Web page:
A book that I am feverishly consuming discloses the nature and complexities of America’s assimilation of millions of immigrants during the first decade of the twentieth century. To my knowledge, all four of my grandparents arrived in the US from Eastern Europe during that time.
Because the last of those family members left this world in 1968, I have no access to their stories. But I owe a great deal to this book for enabling me to recover some of my history that was previously unavailable.
Many of the amenities that are commonplace to us were phenomena for these new Americans. The Victrola was introduced by the Victor Talking Machine Company in 1906. It was so popular that the newcomers would complain that no matter where they went, they were assaulted by music. Imagine what they would be saying now about music in every venue.
Newcomers were often unfamiliar with indoor plumbing, a mail delivery system that was convenient and consistent; and public libraries that allowed you to remove the books you wanted at no charge. Education was free, women worked outside the home, frequently in sweatshops and transportation was generally comfortable and affordable.
The entry process at Ellis Island was long and convoluted, with many immigrants being returned to Europe because of a contagious eye disease. There was so much to comprehend and process, I now have great appreciation for my family that moved to the Midwest, secured jobs and raised families. In many cases, they initiated all of this with no money, no family in the US and no ability to speak English.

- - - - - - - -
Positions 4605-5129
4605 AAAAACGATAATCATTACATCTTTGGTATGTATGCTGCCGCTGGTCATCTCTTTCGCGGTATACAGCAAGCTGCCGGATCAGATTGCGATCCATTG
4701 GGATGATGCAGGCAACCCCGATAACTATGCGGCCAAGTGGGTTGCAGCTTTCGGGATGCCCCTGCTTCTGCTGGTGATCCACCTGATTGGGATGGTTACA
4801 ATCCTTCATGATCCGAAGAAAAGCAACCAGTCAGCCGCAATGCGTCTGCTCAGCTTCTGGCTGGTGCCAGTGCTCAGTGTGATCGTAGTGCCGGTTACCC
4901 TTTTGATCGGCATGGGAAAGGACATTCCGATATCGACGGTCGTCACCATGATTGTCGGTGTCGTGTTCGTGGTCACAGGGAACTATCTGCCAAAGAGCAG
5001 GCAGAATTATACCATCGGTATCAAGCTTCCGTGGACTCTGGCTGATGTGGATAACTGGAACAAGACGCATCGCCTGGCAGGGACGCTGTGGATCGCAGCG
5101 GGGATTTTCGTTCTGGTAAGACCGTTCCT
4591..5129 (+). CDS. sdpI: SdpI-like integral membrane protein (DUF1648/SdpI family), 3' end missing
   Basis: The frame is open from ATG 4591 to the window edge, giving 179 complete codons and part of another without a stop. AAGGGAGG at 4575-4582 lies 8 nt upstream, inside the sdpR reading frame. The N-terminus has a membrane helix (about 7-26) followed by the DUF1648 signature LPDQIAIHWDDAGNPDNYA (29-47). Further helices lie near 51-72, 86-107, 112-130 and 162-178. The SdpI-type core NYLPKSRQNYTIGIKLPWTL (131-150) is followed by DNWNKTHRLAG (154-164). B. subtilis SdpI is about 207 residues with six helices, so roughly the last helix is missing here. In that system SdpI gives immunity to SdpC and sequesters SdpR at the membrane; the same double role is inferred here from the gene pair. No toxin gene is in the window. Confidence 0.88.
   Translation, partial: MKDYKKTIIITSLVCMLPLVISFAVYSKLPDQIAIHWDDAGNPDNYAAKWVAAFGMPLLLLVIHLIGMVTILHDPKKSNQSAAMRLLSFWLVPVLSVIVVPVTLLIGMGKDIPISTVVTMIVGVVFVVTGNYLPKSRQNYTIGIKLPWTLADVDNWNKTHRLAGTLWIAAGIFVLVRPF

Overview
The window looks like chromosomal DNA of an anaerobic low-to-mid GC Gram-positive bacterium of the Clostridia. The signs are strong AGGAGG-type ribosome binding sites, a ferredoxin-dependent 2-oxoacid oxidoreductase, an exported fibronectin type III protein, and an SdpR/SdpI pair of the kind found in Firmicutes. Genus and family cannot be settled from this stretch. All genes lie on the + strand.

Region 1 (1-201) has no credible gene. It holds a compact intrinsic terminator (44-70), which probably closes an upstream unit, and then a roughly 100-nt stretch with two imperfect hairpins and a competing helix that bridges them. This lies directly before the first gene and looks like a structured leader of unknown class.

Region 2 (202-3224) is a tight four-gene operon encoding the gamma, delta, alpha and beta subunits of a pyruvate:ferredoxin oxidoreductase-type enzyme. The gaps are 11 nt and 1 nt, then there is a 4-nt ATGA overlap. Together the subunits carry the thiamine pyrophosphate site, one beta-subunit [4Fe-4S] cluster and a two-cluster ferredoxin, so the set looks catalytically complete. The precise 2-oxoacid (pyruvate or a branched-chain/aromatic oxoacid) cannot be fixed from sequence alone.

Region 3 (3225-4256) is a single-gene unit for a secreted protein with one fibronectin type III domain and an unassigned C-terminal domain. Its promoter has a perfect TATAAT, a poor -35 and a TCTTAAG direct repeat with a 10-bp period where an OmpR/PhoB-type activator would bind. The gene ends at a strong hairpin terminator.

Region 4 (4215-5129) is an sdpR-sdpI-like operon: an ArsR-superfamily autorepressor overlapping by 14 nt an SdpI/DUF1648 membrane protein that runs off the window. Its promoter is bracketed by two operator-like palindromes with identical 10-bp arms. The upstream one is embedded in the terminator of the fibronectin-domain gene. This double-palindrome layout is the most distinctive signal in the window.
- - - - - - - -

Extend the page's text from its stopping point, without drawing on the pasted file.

As we ponder and analyze the subject of immigration then and now, we must consider the immense challenges that they faced. Thanks to despots and pogroms in Eastern Europe, life free of tyranny, endless laws and prohibitions and a compulsory military service became a solution with multiple joyous freedoms. Who wouldn’t want to live here instead of there? If you’re not familiar with “Give us your tired…,” it’s the inscription at the base of the Statue of Liberty.
While we debate immigration and all its facets, we must remember the terror of life outside our borders, situations we can only imagine. We can’t liberally integrate all those who want part of our American blessings. But we can improve our understanding of their eagerness to partake of what we cherish. Shalom.
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